So you’ve been unemployed for the better part of a year (or longer) and you’ve finally determined you need to start making some cash. You’ve been out of high school for a couple of years, hell you probably even have a degree or some sort. You probably earned that degree like a normal kid, right out of high school, and again like a normal kid it didn’t assist you in getting a job in anything more than food service or a factory, right?
It’s no big secret that the American economy is not accomadating to those in search of employment. If you ask many college graduates who didn’t major in medicine or something really specific they’ll probably tell you that they would have probably had a better chance at getting a job if they had no higher education at all.
The common rejection letter from many companies will tell you something along the lines of ‘you’re overqaulified for this position’. The shit of it is, it’s a basic starting position in a company that has something to do with your degree. You have the knowledge but you have no job experience to back it up. So, you continued looking for a job as much as you could stand to but you ended up sitting at home for the past year, playing video games and feeling a little worthless and cheated for all that effort you wasted on an education that’s done nothing for you.
This may not be your story, but for a lot of us out there, it is. So what can you do about it? You need a job, don’t you? You want to make money but we both know you don’t deserve to flip burgers for minimum wage.
This is where gaming comes into the picture.
Say you’re attempting to get a part time management job in a small office somewhere. It’s true you haven’t had an actual job in a year. But you played video games, right? Whether you were raiding online with several other people in an MMORPG or destroying the opposing team with a few other people using guns and hiding behind buildings… you were building a skill set for a resume.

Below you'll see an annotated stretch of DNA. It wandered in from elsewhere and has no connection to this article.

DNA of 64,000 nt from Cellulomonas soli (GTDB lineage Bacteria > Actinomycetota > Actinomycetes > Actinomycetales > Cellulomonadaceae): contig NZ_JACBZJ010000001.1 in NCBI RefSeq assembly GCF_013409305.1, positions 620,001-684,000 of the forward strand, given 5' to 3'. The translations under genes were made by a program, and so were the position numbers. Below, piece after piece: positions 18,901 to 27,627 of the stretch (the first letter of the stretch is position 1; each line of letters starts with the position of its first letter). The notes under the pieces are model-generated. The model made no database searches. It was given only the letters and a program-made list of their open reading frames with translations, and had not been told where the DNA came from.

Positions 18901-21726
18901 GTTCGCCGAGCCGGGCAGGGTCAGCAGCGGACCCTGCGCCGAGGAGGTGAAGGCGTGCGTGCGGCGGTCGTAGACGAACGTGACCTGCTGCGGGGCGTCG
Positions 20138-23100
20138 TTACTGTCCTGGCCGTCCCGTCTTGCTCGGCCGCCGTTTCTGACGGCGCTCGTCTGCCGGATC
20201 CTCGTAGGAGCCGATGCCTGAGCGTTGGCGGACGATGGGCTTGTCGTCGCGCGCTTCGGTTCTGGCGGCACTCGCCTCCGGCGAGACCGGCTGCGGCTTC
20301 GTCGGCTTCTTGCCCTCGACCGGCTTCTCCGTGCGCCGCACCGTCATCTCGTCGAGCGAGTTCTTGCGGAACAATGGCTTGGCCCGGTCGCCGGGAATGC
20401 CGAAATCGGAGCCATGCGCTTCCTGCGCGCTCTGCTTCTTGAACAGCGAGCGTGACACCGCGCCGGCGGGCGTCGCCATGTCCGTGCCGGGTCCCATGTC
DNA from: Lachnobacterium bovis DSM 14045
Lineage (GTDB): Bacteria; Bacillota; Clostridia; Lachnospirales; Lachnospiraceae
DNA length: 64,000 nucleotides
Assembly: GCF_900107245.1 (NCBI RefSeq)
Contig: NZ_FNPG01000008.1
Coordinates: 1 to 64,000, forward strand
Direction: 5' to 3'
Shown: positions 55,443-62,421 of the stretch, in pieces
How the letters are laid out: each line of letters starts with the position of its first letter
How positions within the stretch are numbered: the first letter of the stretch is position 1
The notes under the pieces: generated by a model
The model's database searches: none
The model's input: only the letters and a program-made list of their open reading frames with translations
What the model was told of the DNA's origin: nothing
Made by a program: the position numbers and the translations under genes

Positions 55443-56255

How, you may ask? Well what did doing those things require you to do? You used communication every time you had to coordinate who went to what check point or who was doing the interrupt on the boss. You were managing others and using teamwork to execute an objective. You were multi-tasking and working under the pressure of a deadline. If you led the team or the raid, then all the better. You were using leadership! Now what’s that look like on a resume?
-Working well under the pressure of a deadline
-Working towards specific objectives to achieve and exceed expected results
(These are just your basic examples, depending on what games you play this can become a huge list!)
Now couple that with what education or previous work experience you may actually have and you’ve got one hell of a resume. And if that resume lands you an interview, you may not want to be quick to feel ashamed of how you gained and utilized those skills you listed. It may seem silly from an average onlookers perspective but there are millions of gamers in this world. What’s to say that Bill from Human Resources doesn’t play those games too? And to unapologetically be confident about yourself and what you have been able to accomplish in your life, regardless of the lack of income from it, can be a great thing to an employer.
I’m not saying that talking about video games will always make you look like a good candidate, but you can spin that year of being unemployed and poor into a good thing if you realize just how much you do actually do when you play video games.